According to Google, more than half of Android devices are behind in terms of security updates. In total, there are more than 700 million devices that have not received a security update for a year or more. Google is working hard to ensure the security of the Android Park, but the Mountain View Company today faces some complicated challenges. Google has released its 2016 report on Android security and if the company can welcome some good points. Many problems remain to be corrected to be able to boast to be equal with Apple in terms of security.
First big hurdle: security patches. Google actually pushes Android security patches to Android smartphone builders, but not directly to users. This has the effect of creating a certain disparity according to the manufacturers, some having policies of diffusion of the patches different from that of Google. According to the report about half of the total Android device. It is estimated at 1.4 billion phones while Apple can boast to have a much more secure park (which is logical since it controls the whole software chain).
Google has accelerated the pace of its patches in 2015 and now proposes its security patches on the basis of a monthly update. The company says it wants to further simplify its process of publishing patches to third-party vendors in order to facilitate the transmission and distribution of security patches to users.
The other problem frequently reported by security companies is the proliferation of malicious applications on the Android platform. According to Google nevertheless, this problem is not really a problem. It generally only affects users who seek their applications on unofficial app stores. However, malicious applications, which Google calls Potentially Harmful Application (PHA), remain.
For users who stay on the Google Play Store, exposure to these malware is limited only 0.05% of smartphones downloading exclusively from the official Play Store are affected by one of these applications. A figure that climbs to 0.71% of the total fleet when considering all Android phones, even those whoever stray from the secure enclosure of the official Play Store.
On the Google Play Store, however, Google may show encouraging malware results, the percentage of Trojan-based application installations dropped by 51% from 2015. It now represents 0.016% of installations. Phishing applications, designed to steal identifiers, dropped by 73.4%, while applications installations containing backdoors fell by 30%.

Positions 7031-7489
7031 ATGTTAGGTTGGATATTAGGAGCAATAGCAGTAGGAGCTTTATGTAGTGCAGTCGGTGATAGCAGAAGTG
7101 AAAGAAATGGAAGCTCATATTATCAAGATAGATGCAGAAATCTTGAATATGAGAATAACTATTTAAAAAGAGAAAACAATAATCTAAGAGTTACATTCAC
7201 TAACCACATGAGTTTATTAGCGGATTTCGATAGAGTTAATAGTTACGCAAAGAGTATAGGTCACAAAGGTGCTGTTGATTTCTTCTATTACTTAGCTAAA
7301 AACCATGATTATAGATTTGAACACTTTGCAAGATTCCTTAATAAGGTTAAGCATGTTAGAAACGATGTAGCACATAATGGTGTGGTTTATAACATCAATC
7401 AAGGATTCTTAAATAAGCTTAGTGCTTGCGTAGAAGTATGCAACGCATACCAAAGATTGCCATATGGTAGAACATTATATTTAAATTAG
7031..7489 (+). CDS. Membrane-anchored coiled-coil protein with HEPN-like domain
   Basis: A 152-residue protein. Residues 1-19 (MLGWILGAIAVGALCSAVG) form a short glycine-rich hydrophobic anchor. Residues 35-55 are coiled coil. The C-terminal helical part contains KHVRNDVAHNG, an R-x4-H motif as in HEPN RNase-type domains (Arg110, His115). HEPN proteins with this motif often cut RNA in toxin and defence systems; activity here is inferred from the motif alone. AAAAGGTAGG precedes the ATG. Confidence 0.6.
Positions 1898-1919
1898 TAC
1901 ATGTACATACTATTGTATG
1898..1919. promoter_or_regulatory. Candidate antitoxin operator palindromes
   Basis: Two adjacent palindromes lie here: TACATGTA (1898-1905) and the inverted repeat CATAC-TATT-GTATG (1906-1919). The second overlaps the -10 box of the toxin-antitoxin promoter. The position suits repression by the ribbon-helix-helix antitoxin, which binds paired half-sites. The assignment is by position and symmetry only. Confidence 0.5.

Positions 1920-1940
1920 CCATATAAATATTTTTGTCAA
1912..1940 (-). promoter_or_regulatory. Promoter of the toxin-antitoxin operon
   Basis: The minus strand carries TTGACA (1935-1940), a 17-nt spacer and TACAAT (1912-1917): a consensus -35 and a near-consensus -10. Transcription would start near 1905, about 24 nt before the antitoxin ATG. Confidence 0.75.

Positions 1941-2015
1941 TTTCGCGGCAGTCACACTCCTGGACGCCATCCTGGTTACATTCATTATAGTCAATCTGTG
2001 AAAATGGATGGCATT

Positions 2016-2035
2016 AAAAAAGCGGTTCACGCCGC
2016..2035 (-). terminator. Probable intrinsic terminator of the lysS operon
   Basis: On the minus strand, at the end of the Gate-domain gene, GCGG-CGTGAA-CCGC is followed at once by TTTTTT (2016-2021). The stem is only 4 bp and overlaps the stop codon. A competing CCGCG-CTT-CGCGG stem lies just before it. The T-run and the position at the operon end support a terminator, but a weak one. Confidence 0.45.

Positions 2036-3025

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    Still too many Android devices not up to date
    John B 29 March, 2017 1
    According to Google, more than half of Android devices are behind in terms of security updates. In total, there are more than 700 million devices that have not received a security update for a year or more. Google is working hard to ensure the security of the Android Park, but the Mountain View Company today faces some complicated challenges. Google has released its 2016 report on Android security and if the company can welcome some good points. Many problems remain to be corrected to be able to boast to be equal with Apple in terms of security.
    First big hurdle: security patches. Google actually pushes Android security patches to Android smartphone builders, but not directly to users. This has the effect of creating a certain disparity according to the manufacturers, some having policies of diffusion of the patches different from that of Google. According to the report about half of the total Android device. It is estimated at 1.4 billion phones while Apple can boast to have a much more secure park (which is logical since it controls the whole software chain).
    Google has accelerated the pace of its patches in 2015 and now proposes its security patches on the basis of a monthly update. The company says it wants to further simplify its process of publishing patches to third-party vendors in order to facilitate the transmission and distribution of security patches to users.
    The other problem frequently reported by security companies is the proliferation of malicious applications on the Android platform. According to Google nevertheless, this problem is not really a problem. It generally only affects users who seek their applications on unofficial app stores. However, malicious applications, which Google calls Potentially Harmful Application (PHA), remain.
    For users who stay on the Google Play Store, exposure to these malware is limited only 0.05% of smartphones downloading exclusively from the official Play Store are affected by one of these applications. A figure that climbs to 0.71% of the total fleet when considering all Android phones, even those whoever stray from the secure enclosure of the official Play Store.
    On the Google Play Store, however, Google may show encouraging malware results, the percentage of Trojan-based application installations dropped by 51% from 2015. It now represents 0.016% of installations. Phishing applications, designed to steal identifiers, dropped by 73.4%, while applications installations containing backdoors fell by 30%.

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